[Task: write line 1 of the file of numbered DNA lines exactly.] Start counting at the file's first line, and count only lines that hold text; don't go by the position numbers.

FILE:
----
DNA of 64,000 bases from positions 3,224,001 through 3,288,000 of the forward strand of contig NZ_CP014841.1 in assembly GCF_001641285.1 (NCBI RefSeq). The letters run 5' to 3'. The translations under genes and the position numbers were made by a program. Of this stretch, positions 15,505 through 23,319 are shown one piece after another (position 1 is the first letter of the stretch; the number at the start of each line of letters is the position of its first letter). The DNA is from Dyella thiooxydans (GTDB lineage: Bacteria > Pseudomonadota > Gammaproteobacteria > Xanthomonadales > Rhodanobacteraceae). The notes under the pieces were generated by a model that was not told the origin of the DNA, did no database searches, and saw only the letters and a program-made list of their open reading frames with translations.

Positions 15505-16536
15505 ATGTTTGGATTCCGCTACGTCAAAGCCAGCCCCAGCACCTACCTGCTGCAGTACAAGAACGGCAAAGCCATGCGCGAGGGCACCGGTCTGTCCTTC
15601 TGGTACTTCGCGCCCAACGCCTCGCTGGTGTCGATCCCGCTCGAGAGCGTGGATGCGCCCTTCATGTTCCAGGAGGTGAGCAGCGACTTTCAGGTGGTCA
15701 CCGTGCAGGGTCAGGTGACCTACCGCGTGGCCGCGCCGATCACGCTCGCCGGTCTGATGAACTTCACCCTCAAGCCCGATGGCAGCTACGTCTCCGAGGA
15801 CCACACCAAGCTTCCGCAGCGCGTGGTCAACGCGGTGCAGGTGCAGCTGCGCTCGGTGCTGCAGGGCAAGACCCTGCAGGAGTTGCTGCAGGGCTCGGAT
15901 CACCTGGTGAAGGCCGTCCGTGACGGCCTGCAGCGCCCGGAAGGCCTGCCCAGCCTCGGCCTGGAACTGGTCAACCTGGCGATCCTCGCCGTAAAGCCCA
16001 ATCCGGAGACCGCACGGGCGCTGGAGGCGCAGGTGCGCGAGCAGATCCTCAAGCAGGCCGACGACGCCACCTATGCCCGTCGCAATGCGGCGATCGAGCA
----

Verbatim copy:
DNA of 64,000 bases from positions 3,224,001 through 3,288,000 of the forward strand of contig NZ_CP014841.1 in assembly GCF_001641285.1 (NCBI RefSeq). The letters run 5' to 3'. The translations under genes and the position numbers were made by a program. Of this stretch, positions 15,505 through 23,319 are shown one piece after another (position 1 is the first letter of the stretch; the number at the start of each line of letters is the position of its first letter). The DNA is from Dyella thiooxydans (GTDB lineage: Bacteria > Pseudomonadota > Gammaproteobacteria > Xanthomonadales > Rhodanobacteraceae). The notes under the pieces were generated by a model that was not told the origin of the DNA, did no database searches, and saw only the letters and a program-made list of their open reading frames with translations.